Although universities in the United States are more likely to use social media in an attempt to attract students rather than to vet applicants to their programs, it is a two-way street, according to a survey by Kaplan Test Prep in 2012. A survey of college admissions officers found that schools are “increasingly discovering information on Facebook and Google that negatively impact applicants' acceptance chances.” While the survey found only slight growth in the percentage of admissions officers who checked Google (27 %) and Facebook (26 %), the admissions officers were getting much better at finding bad things: The percentage of admissions officers who said they discovered something that “negatively impacted” an applicant's chances of getting into the school nearly tripled from 12 % in 2011 to 35 % in 2012. The admissions officers were unhappy with evidence of plagiarism, vulgarities in blogs, alcohol consumption in photos, things that made them “wonder” and “illegal activities,” according to the study. Indeed the comments about the finding from a Kaplan official reflect many of the concerns raised in the Onlife Manifesto: “Additionally, we're seeing a growing cultural ubiquity in social media use, plus a generation that's grown up with a very fluid sense of privacy norms. In the face of all these trends, the rise in discovery of digital dirty laundry is inevitable,” said Jeff Olson, Vice President of Data Science, Kaplan Test Prep. “With regard to college admissions, the traditional application—the essays, the letters of recommendation—represent the polished version of an applicant, while often what's found online is a rawer version of that applicant. Schools are philosophically divided on whether an applicant's digital trail is fair game, and the majority of admissions officers do not look beyond the submitted application, but our advice to students is to think first, Tweet later.” Echoing the problem of a lack of norms for employers, Kaplan's survey found that only 15 % of the college admissions offices surveyed even had rules regarding the checking of applicants' social networking content.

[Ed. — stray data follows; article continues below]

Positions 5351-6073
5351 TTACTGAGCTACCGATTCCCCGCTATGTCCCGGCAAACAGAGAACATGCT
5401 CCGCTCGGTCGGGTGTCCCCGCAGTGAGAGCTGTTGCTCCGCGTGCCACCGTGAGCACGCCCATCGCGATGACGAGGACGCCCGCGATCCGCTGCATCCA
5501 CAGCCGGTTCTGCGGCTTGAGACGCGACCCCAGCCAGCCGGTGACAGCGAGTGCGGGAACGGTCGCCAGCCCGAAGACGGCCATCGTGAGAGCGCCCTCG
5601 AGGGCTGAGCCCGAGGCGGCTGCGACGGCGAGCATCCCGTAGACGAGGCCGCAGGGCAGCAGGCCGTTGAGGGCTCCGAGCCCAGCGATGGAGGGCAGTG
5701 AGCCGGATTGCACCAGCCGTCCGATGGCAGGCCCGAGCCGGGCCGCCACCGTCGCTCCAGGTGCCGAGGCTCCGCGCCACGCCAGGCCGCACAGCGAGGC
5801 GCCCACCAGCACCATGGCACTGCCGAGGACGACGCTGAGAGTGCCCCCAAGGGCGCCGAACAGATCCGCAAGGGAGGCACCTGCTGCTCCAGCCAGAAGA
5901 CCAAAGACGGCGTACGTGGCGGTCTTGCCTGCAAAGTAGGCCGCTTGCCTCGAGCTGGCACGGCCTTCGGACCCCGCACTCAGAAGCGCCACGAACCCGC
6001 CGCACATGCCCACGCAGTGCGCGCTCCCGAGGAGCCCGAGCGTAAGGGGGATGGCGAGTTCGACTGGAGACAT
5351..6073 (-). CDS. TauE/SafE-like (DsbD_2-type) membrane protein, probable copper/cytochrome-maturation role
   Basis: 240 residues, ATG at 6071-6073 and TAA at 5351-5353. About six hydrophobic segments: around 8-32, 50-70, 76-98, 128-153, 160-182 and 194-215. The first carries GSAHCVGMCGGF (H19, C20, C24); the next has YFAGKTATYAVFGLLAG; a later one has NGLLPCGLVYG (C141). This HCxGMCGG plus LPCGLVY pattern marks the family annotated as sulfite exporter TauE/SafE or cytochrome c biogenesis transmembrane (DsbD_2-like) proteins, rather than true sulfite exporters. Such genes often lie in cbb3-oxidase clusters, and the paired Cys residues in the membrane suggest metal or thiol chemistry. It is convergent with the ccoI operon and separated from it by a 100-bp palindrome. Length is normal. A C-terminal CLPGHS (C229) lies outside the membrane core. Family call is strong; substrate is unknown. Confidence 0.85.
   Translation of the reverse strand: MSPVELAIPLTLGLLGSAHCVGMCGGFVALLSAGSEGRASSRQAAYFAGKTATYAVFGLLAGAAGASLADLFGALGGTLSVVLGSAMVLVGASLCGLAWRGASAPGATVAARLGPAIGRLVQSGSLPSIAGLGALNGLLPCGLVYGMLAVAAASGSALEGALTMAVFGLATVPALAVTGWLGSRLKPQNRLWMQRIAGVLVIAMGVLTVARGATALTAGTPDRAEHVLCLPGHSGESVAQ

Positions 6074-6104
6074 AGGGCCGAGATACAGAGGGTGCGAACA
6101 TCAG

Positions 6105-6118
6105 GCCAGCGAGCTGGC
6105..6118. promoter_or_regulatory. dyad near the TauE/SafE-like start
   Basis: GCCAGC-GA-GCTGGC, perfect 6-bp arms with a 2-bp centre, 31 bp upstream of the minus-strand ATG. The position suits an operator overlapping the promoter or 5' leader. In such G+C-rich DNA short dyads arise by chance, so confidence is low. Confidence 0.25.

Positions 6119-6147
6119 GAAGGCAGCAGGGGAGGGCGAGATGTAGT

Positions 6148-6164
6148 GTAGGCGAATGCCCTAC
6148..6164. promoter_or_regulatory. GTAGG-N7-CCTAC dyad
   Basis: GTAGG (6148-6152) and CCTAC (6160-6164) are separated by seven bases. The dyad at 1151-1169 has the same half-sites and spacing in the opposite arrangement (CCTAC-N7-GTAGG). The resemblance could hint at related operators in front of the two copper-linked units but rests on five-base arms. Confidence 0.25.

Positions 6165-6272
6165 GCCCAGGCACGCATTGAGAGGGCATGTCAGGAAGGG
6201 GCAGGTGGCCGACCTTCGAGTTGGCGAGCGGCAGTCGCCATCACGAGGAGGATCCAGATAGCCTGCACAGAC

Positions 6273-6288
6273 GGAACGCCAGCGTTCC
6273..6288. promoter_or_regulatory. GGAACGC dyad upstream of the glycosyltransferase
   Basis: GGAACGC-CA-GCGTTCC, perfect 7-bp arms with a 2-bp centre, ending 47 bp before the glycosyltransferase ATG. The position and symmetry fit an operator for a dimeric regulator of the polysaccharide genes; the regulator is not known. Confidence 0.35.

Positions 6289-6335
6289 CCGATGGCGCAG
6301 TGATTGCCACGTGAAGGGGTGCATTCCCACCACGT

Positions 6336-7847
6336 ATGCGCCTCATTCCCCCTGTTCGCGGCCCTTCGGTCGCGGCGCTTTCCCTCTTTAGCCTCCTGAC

What emerges from these examples is a lack of consistent practices as to whether the internet is considered a public or private space by employers and admissions officers in the United States. Coupled with the confusion by individuals—and the continuing list of people who are reported in the mass media as 'caught out' via internet content despite significant evidence that nothing can be considered private in social media. While these examples are from the United States, the issues are global because countries all over the world lack strong laws or even norms in these areas. As a result, we need to consider how to articulate a set of norms and values for a new communication era—and these norms should be articulated rather than left to chance. It isn't useful or fair to leave negotiating the evolving digital landscape to the individual. In part, this is structural as corporations and governments have, so far, been more effective at harvesting information than protecting the rights of individuals. This is unsurprising given that the logic of both capitalism and state power dictate that the needs of corporations or the state would outweigh the needs of individual consumers or citizens. In addition—and this is a more subtle and less discussed point—individuals are vulnerable to a range of factors in the digital age that are linked to the very affordances of the digital world that people cherish and embrace. Broadbent and Lobet-Maris define this (in part) within the frame of attention. Attention has become 'monetized' so that we are constantly playing the dual role as attention-consumer and attention-attractor in order to maintain or promote our place in life. Yet, there is more to being human in the digital age than a sort of meter that monitors the amount of attention we can attract in a crowded digital sphere. We should not be reduced to our online rating, as measured through our number of Facebook friends, Twitter followers, position in the Googlearchy, etc. Individuals need to recognize that they should have agency and choice in the online sphere and that they should have structures in place to support this agency and choice.